This was fun. Thanks for helping us find humor in our human mistakes.

    1. Dear Linda,
      Thanks for sharing your story about falling down the steps. We do get afraid of things sometimes and then they happen. At least the male student was kind and didn’t make unkind remarks. He’s probably a customer service agent or a person in the nursing health area now. I’m glad you didn’t break a bone or sprain an ankle. I can understand that you were embarrassed, but you made the best of the situation that you could.
      Celebrate you and your sense of humor.
      Never Give Up

  4. Hi Joan, you have such a healthy sense of self. I hope to learn from your example, but meanwhile, my faults and poor decisions make great fodder for short stories, poems and blog posts! Keep up the good work!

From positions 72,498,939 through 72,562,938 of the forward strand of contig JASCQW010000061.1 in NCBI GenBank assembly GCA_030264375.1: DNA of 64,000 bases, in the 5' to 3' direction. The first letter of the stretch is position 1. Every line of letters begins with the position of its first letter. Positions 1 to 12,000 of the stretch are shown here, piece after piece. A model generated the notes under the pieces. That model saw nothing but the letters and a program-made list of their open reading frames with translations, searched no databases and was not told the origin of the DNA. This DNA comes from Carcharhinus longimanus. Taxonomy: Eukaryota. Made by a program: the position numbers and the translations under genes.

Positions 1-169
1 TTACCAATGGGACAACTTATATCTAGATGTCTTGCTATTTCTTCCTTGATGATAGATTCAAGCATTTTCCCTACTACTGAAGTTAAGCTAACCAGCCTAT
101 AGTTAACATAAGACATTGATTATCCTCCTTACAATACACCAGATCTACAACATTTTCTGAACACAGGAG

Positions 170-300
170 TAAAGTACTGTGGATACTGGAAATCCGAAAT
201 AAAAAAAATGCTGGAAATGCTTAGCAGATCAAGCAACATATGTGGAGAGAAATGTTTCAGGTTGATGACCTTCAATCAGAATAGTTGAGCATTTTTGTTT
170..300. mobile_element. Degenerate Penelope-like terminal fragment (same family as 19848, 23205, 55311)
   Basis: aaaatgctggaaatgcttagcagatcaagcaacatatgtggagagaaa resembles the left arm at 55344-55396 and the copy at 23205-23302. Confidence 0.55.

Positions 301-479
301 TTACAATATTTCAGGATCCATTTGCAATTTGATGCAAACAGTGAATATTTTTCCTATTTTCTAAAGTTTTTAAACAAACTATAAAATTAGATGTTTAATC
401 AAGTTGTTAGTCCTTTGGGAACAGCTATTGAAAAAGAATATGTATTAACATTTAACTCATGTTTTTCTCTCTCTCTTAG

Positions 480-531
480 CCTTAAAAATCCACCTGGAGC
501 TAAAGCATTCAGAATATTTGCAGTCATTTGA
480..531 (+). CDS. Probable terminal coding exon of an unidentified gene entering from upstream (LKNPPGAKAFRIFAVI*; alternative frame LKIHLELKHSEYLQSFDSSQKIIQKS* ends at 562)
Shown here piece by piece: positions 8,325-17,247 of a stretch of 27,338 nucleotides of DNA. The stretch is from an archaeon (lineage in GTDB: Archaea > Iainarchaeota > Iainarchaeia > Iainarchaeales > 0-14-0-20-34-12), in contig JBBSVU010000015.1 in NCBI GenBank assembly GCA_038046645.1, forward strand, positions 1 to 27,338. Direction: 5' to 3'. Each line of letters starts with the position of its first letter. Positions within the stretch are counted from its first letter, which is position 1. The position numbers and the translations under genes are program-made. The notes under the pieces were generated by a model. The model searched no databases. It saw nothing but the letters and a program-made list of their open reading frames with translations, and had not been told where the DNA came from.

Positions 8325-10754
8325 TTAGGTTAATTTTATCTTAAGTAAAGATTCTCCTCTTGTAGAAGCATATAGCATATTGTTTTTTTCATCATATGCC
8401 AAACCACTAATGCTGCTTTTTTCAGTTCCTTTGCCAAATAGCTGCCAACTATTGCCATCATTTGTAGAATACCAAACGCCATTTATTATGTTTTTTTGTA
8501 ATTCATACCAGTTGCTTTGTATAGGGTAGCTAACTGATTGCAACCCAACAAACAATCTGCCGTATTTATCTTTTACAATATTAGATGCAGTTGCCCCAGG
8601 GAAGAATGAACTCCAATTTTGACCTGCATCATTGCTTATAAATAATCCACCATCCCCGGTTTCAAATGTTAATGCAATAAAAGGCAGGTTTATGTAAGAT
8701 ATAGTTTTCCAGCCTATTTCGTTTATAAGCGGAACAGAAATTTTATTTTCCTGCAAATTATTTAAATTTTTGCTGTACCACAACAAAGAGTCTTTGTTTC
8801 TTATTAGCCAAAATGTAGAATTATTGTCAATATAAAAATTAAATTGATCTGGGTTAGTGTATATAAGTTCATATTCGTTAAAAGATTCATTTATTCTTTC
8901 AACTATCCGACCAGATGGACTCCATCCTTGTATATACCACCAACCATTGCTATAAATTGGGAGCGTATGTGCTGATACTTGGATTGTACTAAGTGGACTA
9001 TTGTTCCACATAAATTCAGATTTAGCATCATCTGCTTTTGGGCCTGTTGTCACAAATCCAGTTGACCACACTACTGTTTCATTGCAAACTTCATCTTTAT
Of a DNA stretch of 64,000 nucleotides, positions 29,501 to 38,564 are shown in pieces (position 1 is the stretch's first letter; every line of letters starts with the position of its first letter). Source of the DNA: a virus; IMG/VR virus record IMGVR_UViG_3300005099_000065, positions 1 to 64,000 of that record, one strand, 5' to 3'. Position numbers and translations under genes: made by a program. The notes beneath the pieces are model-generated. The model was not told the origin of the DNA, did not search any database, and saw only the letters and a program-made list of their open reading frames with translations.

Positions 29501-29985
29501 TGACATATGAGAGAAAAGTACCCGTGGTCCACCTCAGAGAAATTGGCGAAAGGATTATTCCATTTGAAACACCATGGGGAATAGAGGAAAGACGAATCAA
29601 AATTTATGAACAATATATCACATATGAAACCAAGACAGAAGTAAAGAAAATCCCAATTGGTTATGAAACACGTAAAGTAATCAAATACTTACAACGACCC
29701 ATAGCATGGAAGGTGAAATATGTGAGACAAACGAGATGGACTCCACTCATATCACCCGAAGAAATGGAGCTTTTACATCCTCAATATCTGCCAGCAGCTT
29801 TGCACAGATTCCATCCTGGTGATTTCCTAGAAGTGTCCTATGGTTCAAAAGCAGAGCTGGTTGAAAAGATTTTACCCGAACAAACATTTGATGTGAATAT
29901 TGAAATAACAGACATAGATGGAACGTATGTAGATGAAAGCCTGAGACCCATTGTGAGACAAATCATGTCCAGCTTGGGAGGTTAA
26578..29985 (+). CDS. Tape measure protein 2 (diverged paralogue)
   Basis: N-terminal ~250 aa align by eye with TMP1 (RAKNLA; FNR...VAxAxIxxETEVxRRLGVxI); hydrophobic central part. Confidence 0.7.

1. Dear Beth,
      Thank you for writing. Thank you for such a sweet compliment. I have not always known myself, but I like who I am and who I’ve been and who I might become. Never perfect, but always striving to be better. I am thankful for the people God has put in my path to love and help on my journey through life. May you realize how good you truly are and become aware of all of your many talents with love and compassion for yourself.
      Never Give Up

  5. Hee-Haw! I was laughing out loud! You are so funny and real – I was reminded of all of my “humanness” and silly mistakes (many of which I chalked up to not paying attention and/or being careless)! I love your human stories, Joan – just as I love you! I know you will keep me laughing at myself for days!

    1. Dear Ann,
      I am so glad that I had you laughing out loud! That is so healing to laugh out loud. I so love it when I can laugh out loud at myself. Which I can most of the time, which is good. Thanks for being my friend. Laughter is a gift! Thanks for loving me. I love you, too.
      Celebrate you
      Never Give Up